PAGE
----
Every July 1st, the New York Mets have to pay Bobby Bonilla $1.19 million dollars!
Why do the Mets have to play a retired player that’s 57-yeards old and hasn’t played baseball since 2001 and hasn’t played for the Mets since 1999?
That’s an interesting story that includes good negotiating and bad luck.
Retired Bonilla, is often paid more than some young stars in the league, and with the COVID-19 shortened season (and prorated pay) he will rival some household names in terms of overall compensation.
In 2000, the Mets agreed to buy out the remaining $5.9 million on Bonilla’s contract.
Instead of doing a lump sum buyout, a deferment was reached with the Mets making annual payments of $1.2 million for 25 years starting July 1, 2011, at an 8% interest.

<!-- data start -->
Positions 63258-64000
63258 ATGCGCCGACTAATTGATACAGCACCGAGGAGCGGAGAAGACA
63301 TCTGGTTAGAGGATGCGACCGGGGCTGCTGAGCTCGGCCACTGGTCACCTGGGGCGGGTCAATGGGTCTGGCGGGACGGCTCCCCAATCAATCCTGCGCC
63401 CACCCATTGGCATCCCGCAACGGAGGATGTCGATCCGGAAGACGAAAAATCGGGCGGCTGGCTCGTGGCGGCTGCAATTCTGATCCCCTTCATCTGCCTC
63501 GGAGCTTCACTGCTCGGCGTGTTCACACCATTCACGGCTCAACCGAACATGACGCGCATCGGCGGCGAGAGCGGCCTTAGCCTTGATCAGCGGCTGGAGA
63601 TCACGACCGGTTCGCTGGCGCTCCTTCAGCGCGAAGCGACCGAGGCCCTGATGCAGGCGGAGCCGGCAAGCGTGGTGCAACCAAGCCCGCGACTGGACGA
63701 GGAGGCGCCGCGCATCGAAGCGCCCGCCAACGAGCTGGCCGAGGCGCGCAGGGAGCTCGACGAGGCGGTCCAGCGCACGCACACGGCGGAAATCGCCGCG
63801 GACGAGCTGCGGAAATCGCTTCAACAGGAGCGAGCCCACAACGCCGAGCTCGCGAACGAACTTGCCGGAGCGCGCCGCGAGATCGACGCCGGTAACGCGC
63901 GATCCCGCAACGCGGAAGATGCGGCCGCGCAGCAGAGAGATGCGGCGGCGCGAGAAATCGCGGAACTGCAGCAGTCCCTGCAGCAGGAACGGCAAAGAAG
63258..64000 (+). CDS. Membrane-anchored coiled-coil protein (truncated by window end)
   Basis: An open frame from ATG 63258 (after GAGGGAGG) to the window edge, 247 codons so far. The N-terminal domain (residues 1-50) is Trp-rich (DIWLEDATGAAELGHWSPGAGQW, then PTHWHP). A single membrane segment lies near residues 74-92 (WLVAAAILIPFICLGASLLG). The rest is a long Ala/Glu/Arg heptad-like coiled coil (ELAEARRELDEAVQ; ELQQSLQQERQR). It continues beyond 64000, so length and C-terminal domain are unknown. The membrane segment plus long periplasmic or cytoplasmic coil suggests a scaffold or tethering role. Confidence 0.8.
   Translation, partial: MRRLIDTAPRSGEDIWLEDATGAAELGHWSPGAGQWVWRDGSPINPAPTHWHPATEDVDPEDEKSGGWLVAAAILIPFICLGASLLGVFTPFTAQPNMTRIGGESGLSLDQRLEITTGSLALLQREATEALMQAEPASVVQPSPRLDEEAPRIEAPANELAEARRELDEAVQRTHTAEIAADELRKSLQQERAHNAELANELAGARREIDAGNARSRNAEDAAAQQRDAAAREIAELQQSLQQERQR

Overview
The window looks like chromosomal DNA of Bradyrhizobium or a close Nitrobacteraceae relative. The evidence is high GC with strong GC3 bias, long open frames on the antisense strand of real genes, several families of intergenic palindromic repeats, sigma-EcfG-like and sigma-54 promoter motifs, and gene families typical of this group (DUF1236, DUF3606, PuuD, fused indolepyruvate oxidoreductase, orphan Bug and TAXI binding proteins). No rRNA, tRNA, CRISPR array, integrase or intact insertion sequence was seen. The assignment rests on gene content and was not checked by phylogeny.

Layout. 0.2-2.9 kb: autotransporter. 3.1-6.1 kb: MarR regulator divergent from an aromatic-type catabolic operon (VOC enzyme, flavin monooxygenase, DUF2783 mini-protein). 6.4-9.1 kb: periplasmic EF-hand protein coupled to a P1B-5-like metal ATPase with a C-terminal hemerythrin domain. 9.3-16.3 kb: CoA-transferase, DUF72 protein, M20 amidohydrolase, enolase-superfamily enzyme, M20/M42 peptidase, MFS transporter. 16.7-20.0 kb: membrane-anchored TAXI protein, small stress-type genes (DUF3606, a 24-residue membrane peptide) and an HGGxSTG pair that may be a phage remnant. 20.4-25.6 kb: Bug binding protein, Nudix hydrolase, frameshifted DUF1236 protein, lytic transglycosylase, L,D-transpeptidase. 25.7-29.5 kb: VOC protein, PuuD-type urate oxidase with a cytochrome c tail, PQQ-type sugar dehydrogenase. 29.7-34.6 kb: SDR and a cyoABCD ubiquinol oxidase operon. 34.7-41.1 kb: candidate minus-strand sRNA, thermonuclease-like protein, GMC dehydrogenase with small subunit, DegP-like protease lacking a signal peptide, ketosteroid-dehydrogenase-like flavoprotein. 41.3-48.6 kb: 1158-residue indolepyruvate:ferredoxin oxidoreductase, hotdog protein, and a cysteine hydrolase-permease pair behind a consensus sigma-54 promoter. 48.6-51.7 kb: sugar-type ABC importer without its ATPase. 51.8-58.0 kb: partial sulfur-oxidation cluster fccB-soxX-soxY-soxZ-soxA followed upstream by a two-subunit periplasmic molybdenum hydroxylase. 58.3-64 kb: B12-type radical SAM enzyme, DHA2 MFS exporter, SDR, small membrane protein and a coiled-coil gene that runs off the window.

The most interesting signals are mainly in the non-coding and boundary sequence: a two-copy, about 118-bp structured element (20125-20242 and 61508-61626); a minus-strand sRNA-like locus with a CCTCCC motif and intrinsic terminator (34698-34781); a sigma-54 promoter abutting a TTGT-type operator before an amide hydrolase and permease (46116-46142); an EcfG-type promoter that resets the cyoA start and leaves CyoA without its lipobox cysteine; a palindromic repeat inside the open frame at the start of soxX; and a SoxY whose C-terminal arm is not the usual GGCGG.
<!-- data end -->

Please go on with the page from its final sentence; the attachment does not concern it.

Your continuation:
Why would the Mets agree to this? Well, at the time, Fred Wilpon, the Mets majority owner, had large portions of his holdings invested in a Bernie Madoff managed fund.
$5.9 Million dollars at Madoff’s return level meant a significant profit until it didn’t.
As we now know, Mr. Madoff operated the largest Ponzi scheme in world history and the largest financial fraud in U.S. history.
Prosecutors estimated the fraud to be worth $64.8 billion based on the amounts in the accounts of Madoff’s 4,800 clients as of November 30, 2008.
This made Bobby Bonilla buy-out a poor business decision, on the Mets and the Wilpon family are reminded of every July 1st.